Next, in the third draft, came the first real big change. And that was changing the Soldier back from a male to the female he'd originally been envisaged as. I was going for the adventuring party thing originally, remember, but I switched to a buddy cop/unrequited love story and felt that needed a male and female lead to pull off. But the Soldier really kept wanting to be a female. It meant, of course, rewriting a lot of the story not only to correct all the pronouns – because while I was at it, I'd be looking at the scenes I had and figuring out where they went wrong but also because I wanted the Soldier's gender to be a surprise. For it to be a twist. And that meant setting some stuff up from the very beginning to pay off towards the end.
The forth draft, although I'd realized that I wasn't taking advantage of some interesting possibilities, that I wasn't making the most of foreshadowing and other narrative tricks, really came about when I decided to switch from “happy ending” to “sad ending”. That one, um, spoilers, ends with the Soldier dead and the Mage alive (There's really a shockingly high body count in this film. But it's dramatically necessary, I think.). And it's the sad ending because it ends with the Mage still on the run and probably going to be so for the rest of her life with no hope for the Kingdom to be saved from those occupiers. This draft brought with it a title change from The Pact to Unbound. Which I still think works better. But it also meant that all the foreshadowing I had been doing was pointing in the wrong direction. I had to start over. Again.
My fifth draft came when I decided to juggle the order of some of my scenes. Needed to move some things up so they wouldn't run together and that involved pushing some things more towards the middle of Act II. If you look on my outline, we're talking about reordering the whole DOLLMAGE, CAPTAIN, REBEL sequence. Originally I had the Cavalier joining the group early on in the second Act and after he joins the team takes care of the Guard Captain who's been pursuing them for a while. And they only joined up with the rebellion that the Cavalier was a part of towards the end of the act. Instead, I decided that I needed to establish the Dollmage character – who's just wicked evil fun, by the way, the spoiled brat from hell – who was going to play an important part in setting up the resolution in Act III a lot earlier. As well, I decided to make the Princess less of a MacGuffin and more fleshed out. But, again, that meant some drastic rewrites.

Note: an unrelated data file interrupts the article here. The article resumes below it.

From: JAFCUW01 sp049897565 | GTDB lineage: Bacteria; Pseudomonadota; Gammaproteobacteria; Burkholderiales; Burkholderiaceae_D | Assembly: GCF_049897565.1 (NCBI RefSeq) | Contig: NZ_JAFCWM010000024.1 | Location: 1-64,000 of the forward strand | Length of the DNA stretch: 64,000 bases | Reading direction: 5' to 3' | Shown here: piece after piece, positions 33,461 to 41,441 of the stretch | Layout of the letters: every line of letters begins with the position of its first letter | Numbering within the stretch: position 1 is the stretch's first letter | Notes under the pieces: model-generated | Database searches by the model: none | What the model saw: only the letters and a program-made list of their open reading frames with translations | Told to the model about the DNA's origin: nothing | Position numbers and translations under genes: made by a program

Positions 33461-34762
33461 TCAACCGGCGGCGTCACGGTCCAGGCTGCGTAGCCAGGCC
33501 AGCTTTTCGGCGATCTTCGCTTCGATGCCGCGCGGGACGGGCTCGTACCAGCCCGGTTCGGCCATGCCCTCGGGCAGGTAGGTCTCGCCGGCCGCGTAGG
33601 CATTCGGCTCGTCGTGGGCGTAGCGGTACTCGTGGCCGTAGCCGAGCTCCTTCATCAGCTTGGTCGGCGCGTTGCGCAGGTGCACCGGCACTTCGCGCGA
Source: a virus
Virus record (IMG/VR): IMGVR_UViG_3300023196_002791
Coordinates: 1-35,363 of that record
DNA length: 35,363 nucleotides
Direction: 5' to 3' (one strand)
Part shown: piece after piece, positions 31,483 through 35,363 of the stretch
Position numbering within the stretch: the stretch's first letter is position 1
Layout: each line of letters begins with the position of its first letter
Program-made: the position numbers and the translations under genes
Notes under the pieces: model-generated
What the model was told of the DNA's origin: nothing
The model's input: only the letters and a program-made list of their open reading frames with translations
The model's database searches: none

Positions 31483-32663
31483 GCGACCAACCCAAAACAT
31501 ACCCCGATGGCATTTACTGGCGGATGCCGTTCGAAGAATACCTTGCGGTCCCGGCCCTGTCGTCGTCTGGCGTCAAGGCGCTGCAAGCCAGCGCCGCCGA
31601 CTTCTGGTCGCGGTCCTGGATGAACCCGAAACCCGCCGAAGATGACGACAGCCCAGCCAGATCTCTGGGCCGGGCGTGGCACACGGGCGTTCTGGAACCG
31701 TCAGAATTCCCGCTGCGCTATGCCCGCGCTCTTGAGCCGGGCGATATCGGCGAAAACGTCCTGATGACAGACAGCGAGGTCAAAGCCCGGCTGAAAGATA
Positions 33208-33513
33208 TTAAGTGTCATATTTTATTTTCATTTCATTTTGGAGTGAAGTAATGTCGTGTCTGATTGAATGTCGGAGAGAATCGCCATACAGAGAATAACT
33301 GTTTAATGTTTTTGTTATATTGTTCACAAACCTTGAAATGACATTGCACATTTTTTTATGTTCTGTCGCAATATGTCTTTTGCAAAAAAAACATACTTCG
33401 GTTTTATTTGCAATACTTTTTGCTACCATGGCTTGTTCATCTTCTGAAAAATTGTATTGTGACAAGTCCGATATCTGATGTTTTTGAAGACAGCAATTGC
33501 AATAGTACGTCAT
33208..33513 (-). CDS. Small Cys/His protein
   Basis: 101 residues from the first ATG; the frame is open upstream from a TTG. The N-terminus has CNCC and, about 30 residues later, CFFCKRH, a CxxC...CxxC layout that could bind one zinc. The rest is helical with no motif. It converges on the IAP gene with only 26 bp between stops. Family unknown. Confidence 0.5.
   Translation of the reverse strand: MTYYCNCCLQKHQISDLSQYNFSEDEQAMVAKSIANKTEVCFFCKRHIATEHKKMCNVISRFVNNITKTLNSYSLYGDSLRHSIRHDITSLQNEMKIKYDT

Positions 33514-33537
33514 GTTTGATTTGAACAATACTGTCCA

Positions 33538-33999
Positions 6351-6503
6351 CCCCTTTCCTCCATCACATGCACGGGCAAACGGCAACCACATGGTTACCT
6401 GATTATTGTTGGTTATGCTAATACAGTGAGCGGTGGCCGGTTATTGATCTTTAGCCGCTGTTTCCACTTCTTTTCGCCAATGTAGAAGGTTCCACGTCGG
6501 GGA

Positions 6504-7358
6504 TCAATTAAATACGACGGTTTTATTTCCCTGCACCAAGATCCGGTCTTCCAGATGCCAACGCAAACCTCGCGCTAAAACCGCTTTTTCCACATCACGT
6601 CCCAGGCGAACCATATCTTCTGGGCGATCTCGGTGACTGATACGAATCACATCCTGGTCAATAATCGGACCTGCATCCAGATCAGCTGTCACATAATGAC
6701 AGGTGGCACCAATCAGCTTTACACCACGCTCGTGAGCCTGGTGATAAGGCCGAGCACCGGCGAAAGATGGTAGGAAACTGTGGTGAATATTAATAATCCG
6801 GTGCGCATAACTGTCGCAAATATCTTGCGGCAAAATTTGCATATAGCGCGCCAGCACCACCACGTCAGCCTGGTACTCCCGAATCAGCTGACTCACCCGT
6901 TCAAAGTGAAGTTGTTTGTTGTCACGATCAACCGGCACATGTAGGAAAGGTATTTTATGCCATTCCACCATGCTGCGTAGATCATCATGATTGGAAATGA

The last draft, sixth by my count, I started on Thursday night. I rewrote all my notes, all my outlines. Created updated maps. Plotted out everything. Drew all sorts of connections and conclusions. Identified all my problem areas and motifs, the whole ball of wax. Just to get it clear in my head what I was doing and what I had yet to do. And then, the next morning, I started rewriting everything starting from the very first scene. And kept going as long as I could, adding what I could from the previous drafts, tweaking what worked, throwing out what didn't.
I managed to get about halfway with that. The rest of my vaunted word count comes from the tail end of the 4th draft, where I started with the end and worked my way back. Some day, I think I'll start again with lucky number seven. But for now I think I'm content just to review my memories.